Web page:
ROCHESTER, N.Y. (WROC) — Kathy Graupman, President of the Monroe County Superintendent’s Council, discussed the Finger Lakes Reopening Schools Safely Task Force report Tuesday.
“I may be too optimistic but I want my kids back fourth quarter,” Graupman said. “I want all of them back I think it’d be a huge lift, but I think it would be a gigantic relief for kids, for families, for teachers eventually. There’s some stress involved there but if we could get everyone back for the fourth quarter and have some normalcy before we leave for the summer I think it would do wonders for everyone’s mental health.”
The Finger Lakes Reopening Schools Safely Task Force released an interim report sharing data collected through this past school year illustrating the little to no COVID-19 transmission in the local school districts.
Many parents in local school districts are calling on the state to issue new guidance for schools to reopen full-time, including an adjustment to the six-feet of distancing policy which has made it difficult for schools to navigate full in-person instruction.
“That is what we’re hoping for in terms of the New York State Department of Health, which is who we follow and who we’re bound to,” Graupman said. “In terms of regulation that would give us some relief or clear metrics if you meet the point where you don’t have to meet the six feet distancing.”
The superintendent of schools said the past year has been a difficult one for students, families, and educators.
“We have parents in all communities who want their kids back in school, and are struggling because of what we’re living through,” Graupman said. “Now is such a inconsistent time and the reason people are frustrated is we’re approaching a year and there are a lot of inconsistencies across the board.”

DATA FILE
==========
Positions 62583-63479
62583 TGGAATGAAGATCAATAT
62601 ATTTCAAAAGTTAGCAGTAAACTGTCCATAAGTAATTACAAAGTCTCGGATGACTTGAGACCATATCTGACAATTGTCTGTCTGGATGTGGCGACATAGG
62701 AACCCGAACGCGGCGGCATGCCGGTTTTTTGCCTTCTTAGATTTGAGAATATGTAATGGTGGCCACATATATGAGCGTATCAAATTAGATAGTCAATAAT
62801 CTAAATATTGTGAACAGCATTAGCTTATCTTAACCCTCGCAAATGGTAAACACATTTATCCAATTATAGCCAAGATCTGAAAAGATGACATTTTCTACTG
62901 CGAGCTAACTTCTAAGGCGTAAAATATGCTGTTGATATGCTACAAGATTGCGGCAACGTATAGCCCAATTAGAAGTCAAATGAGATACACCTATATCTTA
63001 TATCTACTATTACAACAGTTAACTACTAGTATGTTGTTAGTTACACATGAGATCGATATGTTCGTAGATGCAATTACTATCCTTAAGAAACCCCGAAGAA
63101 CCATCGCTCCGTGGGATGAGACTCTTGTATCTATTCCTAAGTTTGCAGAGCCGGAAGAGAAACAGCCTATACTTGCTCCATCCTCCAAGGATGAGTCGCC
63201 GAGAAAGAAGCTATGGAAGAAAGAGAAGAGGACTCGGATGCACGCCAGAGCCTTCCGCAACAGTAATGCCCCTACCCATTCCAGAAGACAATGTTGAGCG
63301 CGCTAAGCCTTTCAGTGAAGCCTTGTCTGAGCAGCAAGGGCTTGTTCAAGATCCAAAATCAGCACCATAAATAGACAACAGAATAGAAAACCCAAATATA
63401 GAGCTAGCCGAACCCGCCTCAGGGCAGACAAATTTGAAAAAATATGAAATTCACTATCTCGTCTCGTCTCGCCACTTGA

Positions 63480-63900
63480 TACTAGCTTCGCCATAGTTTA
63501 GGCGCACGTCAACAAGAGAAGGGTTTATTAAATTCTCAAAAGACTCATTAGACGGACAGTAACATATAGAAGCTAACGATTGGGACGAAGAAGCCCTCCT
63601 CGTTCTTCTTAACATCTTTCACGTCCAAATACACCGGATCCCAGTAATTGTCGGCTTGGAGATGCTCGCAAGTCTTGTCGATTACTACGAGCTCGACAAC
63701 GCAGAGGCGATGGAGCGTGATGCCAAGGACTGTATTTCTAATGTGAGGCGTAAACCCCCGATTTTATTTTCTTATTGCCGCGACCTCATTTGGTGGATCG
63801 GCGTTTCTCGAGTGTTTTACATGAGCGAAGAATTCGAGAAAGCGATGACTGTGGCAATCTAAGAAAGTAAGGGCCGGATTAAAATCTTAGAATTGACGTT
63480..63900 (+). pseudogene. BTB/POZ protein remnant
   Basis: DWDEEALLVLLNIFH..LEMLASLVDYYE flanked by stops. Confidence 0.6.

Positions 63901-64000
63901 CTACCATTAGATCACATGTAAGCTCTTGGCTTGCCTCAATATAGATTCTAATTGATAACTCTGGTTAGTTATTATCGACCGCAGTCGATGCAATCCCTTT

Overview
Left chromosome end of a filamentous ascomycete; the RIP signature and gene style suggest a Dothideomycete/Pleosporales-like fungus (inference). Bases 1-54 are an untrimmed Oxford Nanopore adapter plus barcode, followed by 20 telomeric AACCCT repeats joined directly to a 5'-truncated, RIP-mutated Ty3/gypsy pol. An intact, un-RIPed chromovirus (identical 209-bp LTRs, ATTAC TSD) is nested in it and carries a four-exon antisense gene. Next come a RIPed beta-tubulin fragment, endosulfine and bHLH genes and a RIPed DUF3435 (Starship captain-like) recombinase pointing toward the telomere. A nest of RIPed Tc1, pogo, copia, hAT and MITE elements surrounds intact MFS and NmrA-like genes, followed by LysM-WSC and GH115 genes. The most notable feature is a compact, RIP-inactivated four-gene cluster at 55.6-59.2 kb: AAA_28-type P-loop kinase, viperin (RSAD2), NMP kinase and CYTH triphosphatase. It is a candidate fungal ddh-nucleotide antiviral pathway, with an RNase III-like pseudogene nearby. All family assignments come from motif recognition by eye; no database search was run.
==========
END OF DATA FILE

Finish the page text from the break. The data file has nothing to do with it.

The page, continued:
Even while there is an urgency for schools to fully reopen, the superintendent says maintaining educational practices as is has been a challenge in and of itself.
“Every single thing we’ve done to keep kids in school has been a huge effort and there’s a lot of work behind making sure we do that right,” Graupman said.
Even with the challenges the pandemic presents, the superintendent credits local districts and families for working together.
“I have talked to three different superintendents from other areas in New York state who have not had that same amount of collaboration in their area or region and things, from their perspective, felt pretty negative,” Graupman said. “There was a lot of finger pointing and I haven’t felt that here in our community.”
The superintendent said it’s important for schools to be ready for any potential changes in guidance from the state so there could be swift action.
“I know that we’ve really started to think about how can we open for the fourth quarter,” Graupman said. “I want to be ready so the minute there’s a metric given — I want be ready, I don’t want to hold that up.”
Watch the full briefing: